Every year, politicians would look to Byrd for a sign -- a break in the family's patented "golden silence" that could help presidents or governors carry Virginia. This spring, after a group of his friends sought to get him back into the 1982 Senate race, the mere prospect of a Byrd resurrection sent shudders through both parties.
The paradox is explained by his inheritance: the name and the conservative philosophy he shared with his father, for years the head of the state's statehouse-to-courthouse organization. The mix worked magic in Virginia, in spite of all the changes the state had gone through. It was a shield opponents penetrated at their own risk.
"His name, his father were certainly two of his tremendous strengths," said former state senator Armistead Boothe of Alexandria, who in the 1966 primary gave Byrd the closest race he ever had. "With his name and his father, he was like Sampson with his hair and, perhaps if he hadn't had Sampson's hair he might have had a harder time in politics."
Like the father, the son had a knack for timing. His decision to become an independent in 1970 was one masterstroke. So too, some say, was his decision to retire before the Byrd myth caught up with the man.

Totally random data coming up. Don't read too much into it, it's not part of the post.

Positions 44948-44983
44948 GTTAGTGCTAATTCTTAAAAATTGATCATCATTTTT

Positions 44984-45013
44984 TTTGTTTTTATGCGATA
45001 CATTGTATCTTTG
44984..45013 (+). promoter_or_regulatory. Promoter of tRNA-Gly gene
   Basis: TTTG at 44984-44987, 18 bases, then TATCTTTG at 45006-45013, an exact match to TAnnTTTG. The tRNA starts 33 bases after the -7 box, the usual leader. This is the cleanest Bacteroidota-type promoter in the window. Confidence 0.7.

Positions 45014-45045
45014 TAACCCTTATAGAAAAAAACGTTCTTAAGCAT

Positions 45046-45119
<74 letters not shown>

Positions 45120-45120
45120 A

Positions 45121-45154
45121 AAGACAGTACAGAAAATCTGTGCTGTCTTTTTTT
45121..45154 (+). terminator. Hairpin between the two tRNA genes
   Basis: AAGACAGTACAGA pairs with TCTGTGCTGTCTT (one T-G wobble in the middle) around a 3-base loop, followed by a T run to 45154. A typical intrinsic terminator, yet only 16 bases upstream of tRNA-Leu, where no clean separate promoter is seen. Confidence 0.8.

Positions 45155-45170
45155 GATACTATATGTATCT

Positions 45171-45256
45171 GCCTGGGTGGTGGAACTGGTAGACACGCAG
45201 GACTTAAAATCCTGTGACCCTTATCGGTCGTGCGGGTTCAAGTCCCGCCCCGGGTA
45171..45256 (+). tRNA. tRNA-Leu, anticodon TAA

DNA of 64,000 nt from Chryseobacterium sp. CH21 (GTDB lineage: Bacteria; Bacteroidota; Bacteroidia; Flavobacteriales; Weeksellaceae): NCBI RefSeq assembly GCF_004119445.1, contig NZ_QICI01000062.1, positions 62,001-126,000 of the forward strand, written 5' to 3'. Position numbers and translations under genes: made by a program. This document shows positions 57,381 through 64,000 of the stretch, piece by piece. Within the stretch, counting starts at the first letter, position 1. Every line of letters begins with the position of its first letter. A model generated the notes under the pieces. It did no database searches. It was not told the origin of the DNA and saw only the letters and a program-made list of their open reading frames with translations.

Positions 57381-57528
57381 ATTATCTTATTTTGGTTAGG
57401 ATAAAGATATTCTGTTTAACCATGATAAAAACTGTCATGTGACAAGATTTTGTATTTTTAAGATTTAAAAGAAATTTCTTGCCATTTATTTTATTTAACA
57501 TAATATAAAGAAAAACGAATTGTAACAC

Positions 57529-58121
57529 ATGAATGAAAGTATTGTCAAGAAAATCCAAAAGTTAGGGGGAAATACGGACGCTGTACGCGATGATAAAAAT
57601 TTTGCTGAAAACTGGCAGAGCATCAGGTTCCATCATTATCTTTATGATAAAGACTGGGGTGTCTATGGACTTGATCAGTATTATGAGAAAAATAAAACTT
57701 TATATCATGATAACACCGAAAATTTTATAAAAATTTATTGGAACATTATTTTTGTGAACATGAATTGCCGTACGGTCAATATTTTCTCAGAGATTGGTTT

"I don't consider myself a legend," the senator said in an interview last week in his office here on the second floor of the family-owned Winchester Star newspaper. But he always understood his special responsibilities.
"I always had to be careful what I would say because the press or the public would tend to see that as the position of my father, and I didn't want to compromise his position," he said.
"Yes, I would have preferred to be in a position where I could have been more outspoken," Byrd said. "There were times when I wished I could speak without running the danger of it being attributed to somebody else."
But even as he deferred to his father, Byrd never sought to replace him, not in the Senate, where Byrd Sr. had chaired the Finance Committee, nor in Virginia. "Certainly not," he said when asked if he would compare his accomplishments with his father's.
Interestingly, his only major effort at leadership was in blocking a 1960 sales tax proposal in the Virginia legislature -- a tax that his old friend, fellow Byrdman and former seatmate Mills E. Godwin, enacted as governor six years later in a break with the organization's traditions on fiscal policy.
Displaying a style that was dramatically different from his father's, Byrd stood back from Godwin's decision. "I didn't take any part in it. I didn't oppose it. I didn't advocate it," he said.
"We were two different individuals," Byrd said about his father. "I had no interest in running the organization. It was the last thing I wanted to do. Why? Well, first you get blamed for everything that comes up, regardless of whether you had anything to do with it or not.